The Cold War is over. Evaporated. The future is unwritten. The communist regime is in power and Nebije works for the State producing rugs for the export market in a big factory in her village. Working on the loom, there isn’t much room for experimentation, for adding colours or patterns. Everything is pre-determined. Nebije learnt to weave at a very young age. In the Muslim community she grew up in it’s a tradition that is passed down from woman to woman.
During the 1992 elections the communist party is wiped out. The same communists who destroyed mosques and churches, persecuted imams and priests and banned private religious observance. But with them, also the factory where Nebije works is closed down. She is desolated and doesn’t want to move for work. Many members of her family have already moved to the city of Shkodra, but the little village on the lake, Zogaj, is all she has ever known and is where she grew up. She wants to stay put. Zogaj has long beaches, Zogaj has crabs. She really likes it here. For a while she stays at home, but she can not sit on her hands.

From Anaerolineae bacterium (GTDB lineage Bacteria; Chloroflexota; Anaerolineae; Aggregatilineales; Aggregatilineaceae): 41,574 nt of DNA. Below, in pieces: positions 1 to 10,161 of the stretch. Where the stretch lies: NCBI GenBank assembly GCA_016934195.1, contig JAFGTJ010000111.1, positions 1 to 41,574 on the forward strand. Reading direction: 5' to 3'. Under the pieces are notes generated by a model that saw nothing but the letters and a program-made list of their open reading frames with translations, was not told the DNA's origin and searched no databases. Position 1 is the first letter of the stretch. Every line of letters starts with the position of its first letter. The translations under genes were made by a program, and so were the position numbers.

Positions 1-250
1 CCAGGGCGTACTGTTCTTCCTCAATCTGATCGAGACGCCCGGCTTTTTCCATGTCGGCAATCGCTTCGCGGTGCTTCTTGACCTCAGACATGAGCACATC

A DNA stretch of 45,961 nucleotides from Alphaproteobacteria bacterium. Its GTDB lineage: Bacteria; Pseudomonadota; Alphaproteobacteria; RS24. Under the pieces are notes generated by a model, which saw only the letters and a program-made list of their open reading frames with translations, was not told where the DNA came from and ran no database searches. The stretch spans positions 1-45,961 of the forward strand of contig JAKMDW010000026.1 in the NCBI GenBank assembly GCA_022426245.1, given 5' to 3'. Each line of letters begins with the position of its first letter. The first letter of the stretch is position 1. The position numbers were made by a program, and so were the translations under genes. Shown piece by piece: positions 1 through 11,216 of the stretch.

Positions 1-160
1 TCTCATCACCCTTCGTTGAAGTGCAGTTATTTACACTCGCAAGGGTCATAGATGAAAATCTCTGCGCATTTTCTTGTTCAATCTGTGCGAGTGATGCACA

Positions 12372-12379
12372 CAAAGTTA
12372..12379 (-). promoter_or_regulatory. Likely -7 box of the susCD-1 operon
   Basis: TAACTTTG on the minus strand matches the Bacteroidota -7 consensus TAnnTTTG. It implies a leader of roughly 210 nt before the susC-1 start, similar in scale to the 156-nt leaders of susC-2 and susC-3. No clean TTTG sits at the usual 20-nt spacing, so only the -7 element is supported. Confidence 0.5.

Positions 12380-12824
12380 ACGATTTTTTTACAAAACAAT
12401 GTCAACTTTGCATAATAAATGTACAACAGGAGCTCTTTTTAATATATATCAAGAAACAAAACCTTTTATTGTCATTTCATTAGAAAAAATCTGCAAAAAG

She is one of the most attractive women in the village, and one of the smartest – she argues – so she doesn’t have to look very far to get married. She shares her house with her brother-in-law’s family. Nebije and her husband have three children, and to make a living for all of them is not easy. Until she inherits a big old loom from her husband’s grandmother in 1996.
Text: Marta Galli
Photos: Pauline Thurn und Taxis